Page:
Strong written, this book is beautiful, deep and rich just like its island setting. Appropriate for ages 9-12.
Reviewed from digital galley received from Edelweiss and Balzer + Bray.
My Three Best Friends and Me, Zulay by Cari Best, illustrated by Vanessa Brantley-Newton
Zulay is in first grade along with her three best friends. She starts the day by linking arms with them and singing in the hallways and then waiting in line to hug their teacher hello. When she finds her desk, she feels with her legs to make sure she is sitting right and then readers see her cane, which she pushes to the back of her desk. It is at this point that it becomes clear that Zulay is blind. She still studies what everyone else does, but she also has extra classes to learn to use her cane. When Field Day is announced, Zulay surprises everyone by declaring that she wants to run in a race. Will Zulay be able to make her dream come true?
Best introduces Zulay as a person first and then reveals her disability. It offers readers a chance to meet Zulay as a first grade girl and see how she is just like her friends first and then realize that she is still just like the others in her class but with the added component of blindness in her life. Best also incorporates all of the details that children will want to know. How does Zulay find her desk? How does she do class work? What is her red and white cane for? The result is a very friendly book that celebrates diversity in a number of ways.
Brantley-Newton’s illustrations add to that friendly feel. They feature children of many different races together in school. She clearly shows the emotions of her characters too from worry to pride to joy. The illustrations are bright and cheery.
This is a book about diversity and meeting challenges head on. It’s a great addition to public libraries of all sizes. Appropriate for ages 5-7.
Reviewed from copy received from Farrar, Straus and Giroux.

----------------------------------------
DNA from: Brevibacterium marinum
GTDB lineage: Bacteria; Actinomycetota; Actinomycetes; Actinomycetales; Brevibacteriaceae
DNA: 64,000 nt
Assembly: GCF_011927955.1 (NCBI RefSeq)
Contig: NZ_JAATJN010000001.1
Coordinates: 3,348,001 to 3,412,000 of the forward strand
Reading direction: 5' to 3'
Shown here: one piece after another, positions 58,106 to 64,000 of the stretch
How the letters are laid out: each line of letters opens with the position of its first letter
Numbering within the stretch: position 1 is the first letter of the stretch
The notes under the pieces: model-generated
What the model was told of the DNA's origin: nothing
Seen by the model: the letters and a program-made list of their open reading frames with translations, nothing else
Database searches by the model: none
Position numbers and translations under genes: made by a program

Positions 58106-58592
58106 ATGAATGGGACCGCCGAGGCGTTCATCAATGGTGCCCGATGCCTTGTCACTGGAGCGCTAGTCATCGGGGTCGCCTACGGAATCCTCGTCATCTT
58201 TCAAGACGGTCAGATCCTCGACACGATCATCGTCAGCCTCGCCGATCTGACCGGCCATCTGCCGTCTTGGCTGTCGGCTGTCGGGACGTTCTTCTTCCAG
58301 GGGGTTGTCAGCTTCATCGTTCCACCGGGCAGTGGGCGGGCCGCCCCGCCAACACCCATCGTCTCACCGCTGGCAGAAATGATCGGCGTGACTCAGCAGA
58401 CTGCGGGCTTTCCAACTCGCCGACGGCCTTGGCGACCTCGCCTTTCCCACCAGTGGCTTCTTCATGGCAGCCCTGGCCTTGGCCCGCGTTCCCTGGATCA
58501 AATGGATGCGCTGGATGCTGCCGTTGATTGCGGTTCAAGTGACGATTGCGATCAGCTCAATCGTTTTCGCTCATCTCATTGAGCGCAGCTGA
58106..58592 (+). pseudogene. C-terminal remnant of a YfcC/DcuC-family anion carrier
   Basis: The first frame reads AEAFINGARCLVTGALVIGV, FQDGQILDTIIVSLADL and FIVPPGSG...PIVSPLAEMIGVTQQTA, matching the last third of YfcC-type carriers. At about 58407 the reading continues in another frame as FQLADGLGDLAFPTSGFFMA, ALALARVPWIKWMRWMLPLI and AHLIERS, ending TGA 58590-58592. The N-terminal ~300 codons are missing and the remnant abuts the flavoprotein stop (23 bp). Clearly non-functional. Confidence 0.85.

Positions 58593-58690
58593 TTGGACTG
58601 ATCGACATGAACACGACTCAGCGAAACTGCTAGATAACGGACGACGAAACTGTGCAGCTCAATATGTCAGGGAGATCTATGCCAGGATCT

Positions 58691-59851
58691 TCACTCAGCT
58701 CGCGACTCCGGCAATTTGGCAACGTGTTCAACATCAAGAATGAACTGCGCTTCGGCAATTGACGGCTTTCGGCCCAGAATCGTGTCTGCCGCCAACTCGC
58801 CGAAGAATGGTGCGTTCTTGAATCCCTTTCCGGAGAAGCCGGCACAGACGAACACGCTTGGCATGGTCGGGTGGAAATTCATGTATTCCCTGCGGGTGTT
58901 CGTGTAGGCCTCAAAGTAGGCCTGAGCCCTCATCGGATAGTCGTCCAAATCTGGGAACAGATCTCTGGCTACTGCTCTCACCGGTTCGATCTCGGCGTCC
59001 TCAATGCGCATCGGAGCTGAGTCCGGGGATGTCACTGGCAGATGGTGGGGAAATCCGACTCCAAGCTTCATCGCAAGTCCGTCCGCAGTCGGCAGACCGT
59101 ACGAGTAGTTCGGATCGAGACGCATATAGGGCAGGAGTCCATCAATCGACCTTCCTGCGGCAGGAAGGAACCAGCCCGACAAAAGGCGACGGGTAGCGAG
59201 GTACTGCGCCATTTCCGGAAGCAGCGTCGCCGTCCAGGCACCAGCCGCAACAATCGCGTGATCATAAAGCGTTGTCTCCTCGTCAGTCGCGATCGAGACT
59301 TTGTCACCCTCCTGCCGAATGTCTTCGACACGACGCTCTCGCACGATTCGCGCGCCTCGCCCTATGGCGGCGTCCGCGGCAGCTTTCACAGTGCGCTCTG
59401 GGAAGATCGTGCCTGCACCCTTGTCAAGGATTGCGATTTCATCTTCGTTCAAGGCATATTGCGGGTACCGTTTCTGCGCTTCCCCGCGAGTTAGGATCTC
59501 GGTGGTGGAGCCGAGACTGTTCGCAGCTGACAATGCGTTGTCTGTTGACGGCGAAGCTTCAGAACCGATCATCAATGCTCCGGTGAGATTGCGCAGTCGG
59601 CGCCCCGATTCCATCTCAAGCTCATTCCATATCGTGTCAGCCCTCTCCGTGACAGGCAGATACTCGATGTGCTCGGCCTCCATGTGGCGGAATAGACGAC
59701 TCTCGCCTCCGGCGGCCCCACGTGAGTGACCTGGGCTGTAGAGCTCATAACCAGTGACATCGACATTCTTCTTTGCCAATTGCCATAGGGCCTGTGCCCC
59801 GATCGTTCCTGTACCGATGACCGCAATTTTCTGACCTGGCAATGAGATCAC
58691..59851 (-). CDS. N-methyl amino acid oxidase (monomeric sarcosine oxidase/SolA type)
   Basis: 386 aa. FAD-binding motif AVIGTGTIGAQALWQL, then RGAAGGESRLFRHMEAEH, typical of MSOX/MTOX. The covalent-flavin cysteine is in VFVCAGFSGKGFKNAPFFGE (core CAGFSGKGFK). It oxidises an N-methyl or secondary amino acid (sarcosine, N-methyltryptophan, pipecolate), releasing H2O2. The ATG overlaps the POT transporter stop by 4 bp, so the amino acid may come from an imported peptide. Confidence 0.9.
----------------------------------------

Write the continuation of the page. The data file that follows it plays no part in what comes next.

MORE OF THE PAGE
Outside In by Sarah Ellis
Lynn has a busy life with two best friends, choir, and a mother who keeps messing things up. Her mother can’t hold down a job and the man who has brought a lot of stability to their little family for a few years has just left because her mother cheated on him. Luckily, he is allowing them to keep living in his condo for a few months. When Lynn chokes on a butterscotch candy at the bus stop, an unknown person helps her. All Lynn knows about the person is that they were wearing a plaid skirt. Lynn sets out to find them, but it isn’t until she gives up that Blossom introduces herself. As her choir sets off to the United States for a competition, Lynn discovers that her mother hasn’t sent in the paperwork for her passport so she can’t attend. Her friends head out without her and Lynn starts to get closer to Blossom, a strange girl who talks about disguising herself as a “citizen” and lives off the grid. Soon Lynn has been drawn into the incredible alternate life of Blossom and her family. But some things they are doing may not actually be legal and in order to be part of their lives Lynn has to promise to never reveal that they exist. Lynn’s life works as long as the two worlds remain completely separate, but how long can she lie to her friends and mother?